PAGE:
[time-nuts] PLL performance?
scott.j.stobbe at gmail.com
Wed Mar 22 12:19:09 EDT 2017
Neat Project. I don't know if it will come up for you but optical or hall
rotary encoders are notorious for jitter. While a generic IC comparator may
have an open loop-gain of 100 dB, creating the mechanical equivalent is not
so easy. Hall/optical have a softer switch on/off curve. Depending what you
choose to instrument your pendulum may also introduce more jitter. The
20logN dosen't help either, 1 millideg at 0.5 Hz is 5.5 cycles at 1 MHz.
On Mon, Mar 20, 2017 at 9:07 PM, David Scott Coburn <scotttt at optonline.net>
> Hi All,
> I have built and tested a PLL circuit that will be used to generate a 1
> MHz signal locked to a 0.5 HZ signal from a pendulum. (Details available
> upon request.)
> The circuit is a classic 4046 generating the 1 MHz signal which is fed
> into a 2e6 digital divider which outputs 0.5 Hz which is fed back to the
> 4046 phase comparator (PC).
> I take a 1 MHz signal from an HP 107A run through another 2e6 divider to
> generate a reference 0.5 Hz signal for the other 4046 PC input.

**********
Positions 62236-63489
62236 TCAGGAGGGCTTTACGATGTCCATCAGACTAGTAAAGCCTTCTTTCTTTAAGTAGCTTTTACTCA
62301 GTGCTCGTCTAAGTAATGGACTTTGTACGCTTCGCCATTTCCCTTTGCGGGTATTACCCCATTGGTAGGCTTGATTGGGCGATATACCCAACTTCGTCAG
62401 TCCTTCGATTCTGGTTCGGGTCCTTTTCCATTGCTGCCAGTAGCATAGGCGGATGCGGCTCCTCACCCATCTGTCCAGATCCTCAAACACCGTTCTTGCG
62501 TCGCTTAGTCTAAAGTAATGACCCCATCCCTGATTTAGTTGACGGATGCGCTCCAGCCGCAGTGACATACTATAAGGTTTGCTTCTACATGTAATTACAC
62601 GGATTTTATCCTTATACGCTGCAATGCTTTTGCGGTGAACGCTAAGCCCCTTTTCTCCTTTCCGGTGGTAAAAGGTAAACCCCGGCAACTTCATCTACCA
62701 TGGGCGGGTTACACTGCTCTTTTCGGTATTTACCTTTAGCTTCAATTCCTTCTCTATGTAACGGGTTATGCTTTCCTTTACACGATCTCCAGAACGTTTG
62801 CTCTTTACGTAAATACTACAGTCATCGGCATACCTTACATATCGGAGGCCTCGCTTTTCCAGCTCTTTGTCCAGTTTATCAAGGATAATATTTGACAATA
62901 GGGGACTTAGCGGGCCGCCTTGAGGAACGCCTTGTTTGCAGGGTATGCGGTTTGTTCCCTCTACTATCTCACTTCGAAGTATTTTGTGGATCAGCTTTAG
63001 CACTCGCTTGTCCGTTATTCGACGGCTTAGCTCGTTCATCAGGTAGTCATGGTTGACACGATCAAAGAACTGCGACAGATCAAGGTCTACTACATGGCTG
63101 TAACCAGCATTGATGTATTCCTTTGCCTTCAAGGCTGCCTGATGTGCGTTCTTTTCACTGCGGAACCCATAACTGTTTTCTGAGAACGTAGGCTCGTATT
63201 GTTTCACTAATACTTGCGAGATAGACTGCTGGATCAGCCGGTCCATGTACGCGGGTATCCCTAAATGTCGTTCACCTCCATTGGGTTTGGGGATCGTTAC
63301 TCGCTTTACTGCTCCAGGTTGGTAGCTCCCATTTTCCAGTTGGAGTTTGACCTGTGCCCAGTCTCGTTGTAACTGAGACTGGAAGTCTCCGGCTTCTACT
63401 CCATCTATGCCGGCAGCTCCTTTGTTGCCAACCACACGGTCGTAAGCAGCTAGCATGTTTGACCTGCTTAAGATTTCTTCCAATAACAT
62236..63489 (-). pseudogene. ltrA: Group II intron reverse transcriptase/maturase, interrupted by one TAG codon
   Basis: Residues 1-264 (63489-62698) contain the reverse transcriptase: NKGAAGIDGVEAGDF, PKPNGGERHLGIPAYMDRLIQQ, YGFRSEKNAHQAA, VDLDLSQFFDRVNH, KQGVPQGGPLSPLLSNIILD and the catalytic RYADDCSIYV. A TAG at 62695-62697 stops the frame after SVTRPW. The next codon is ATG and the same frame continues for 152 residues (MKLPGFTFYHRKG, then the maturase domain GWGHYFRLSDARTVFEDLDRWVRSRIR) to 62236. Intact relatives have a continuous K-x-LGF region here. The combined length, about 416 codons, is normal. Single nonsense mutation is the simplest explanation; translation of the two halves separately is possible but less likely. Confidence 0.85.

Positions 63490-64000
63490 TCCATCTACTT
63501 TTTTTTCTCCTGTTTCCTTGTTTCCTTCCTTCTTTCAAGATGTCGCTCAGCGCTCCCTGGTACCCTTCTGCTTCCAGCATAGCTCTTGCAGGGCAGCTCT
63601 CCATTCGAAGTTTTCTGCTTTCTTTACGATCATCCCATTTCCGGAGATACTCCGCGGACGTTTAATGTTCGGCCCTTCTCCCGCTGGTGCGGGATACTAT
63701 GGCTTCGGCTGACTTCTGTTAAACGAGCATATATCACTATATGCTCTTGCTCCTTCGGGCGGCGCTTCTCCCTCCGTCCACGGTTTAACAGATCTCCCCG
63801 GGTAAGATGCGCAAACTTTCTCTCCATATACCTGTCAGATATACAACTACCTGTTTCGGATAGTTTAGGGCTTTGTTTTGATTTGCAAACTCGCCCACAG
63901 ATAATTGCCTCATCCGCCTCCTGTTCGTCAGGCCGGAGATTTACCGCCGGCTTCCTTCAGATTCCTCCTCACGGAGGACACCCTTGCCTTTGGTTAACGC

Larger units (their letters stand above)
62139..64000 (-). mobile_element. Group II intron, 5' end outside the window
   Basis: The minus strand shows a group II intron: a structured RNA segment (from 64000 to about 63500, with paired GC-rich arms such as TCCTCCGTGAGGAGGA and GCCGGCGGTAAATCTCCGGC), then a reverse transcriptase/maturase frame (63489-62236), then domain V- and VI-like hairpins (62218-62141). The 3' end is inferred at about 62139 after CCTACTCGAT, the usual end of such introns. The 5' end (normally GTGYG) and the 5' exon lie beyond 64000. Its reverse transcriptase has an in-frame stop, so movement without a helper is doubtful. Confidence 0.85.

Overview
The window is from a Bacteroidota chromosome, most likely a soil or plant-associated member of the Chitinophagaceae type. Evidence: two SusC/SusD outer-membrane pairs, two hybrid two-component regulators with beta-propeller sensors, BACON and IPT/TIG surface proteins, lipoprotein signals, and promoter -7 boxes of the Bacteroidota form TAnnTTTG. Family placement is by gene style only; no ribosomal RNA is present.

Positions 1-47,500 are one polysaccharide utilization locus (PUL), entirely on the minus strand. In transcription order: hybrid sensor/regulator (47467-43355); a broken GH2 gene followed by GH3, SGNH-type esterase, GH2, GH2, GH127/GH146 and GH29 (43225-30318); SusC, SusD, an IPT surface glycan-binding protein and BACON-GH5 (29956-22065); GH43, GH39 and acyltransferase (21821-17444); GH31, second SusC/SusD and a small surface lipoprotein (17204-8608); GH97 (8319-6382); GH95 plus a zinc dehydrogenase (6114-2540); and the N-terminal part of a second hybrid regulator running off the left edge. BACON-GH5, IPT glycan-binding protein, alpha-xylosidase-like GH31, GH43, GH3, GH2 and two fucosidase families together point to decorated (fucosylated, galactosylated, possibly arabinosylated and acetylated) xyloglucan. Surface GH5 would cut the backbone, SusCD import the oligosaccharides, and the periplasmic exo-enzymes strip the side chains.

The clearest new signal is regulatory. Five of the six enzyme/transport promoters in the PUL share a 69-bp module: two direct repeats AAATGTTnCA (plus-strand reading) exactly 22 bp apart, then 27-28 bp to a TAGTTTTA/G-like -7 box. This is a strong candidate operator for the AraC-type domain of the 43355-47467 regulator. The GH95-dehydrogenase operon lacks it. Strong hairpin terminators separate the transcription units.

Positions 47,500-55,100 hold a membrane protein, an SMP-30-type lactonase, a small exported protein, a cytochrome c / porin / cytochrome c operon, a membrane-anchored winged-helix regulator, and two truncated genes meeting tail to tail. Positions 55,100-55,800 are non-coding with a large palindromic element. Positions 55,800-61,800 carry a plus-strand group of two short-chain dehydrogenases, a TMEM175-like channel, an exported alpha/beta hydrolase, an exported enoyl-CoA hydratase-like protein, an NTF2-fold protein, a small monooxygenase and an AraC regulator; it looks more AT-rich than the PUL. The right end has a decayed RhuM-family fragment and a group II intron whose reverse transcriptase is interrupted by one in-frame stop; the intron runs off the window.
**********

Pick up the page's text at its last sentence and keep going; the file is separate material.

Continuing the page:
> I tested this by feeding the 0.5 Hz output of the PLL into a "time-stamp
> counter" board which I built to go into an HP 3582A Data Acquisition unit.
> The TSC uses the 5 MHz signal from the HP 107A to feed a free-running
> 32-bit binary counter. The 0.5 Hz input latches the count value (on the
> rising edge of the signal), which is then logged.
> See the attached diagram. The PLL under test is in the red box. (Not
> sure what the policy is here for attachments?)
> If all was perfect I would get a string of values of 10,000,000 counts
> each, one every 2 seconds.
> Over the course of one day the average reading is, in fact, 10e6, so the
> PLL looks to be working over "long" time scales.
> The attached histogram plot shows the actual data for the 0.5 Hz signal,
> showing the distribution of deviations from 10e6 counts. This is almost a
> full day of data, about 40,000 readings.
> The standard deviation for the data is about 55 counts.
> The plot looks to my eye to be a nice Gaussian shape, so I assume that the
> deviations are caused mainly by (white?) noise. There does not look to be
> much other structure in the shape of the data. (Comments welcome.)
> Sorry for the long introduction, there are some questions coming!
> I have looked for information on the web about others who may have done
> this kind of PLL, but did not find much.
> Does anyone know of any articles related to this?
> If so, do you know what kind of performance they got?
> What kind of statement could I make about the 'stability' of this
> circuit? Simplistically: a 'stability' of ~50 counts in 10e6 is ~5e-7?
> By the way, this performance is WAY WAY beyond what I was expecting....
> time-nuts mailing list -- time-nuts at febo.com
> To unsubscribe, go to https://www.febo.com/cgi-bin/
> and follow the instructions there.
More information about the time-nuts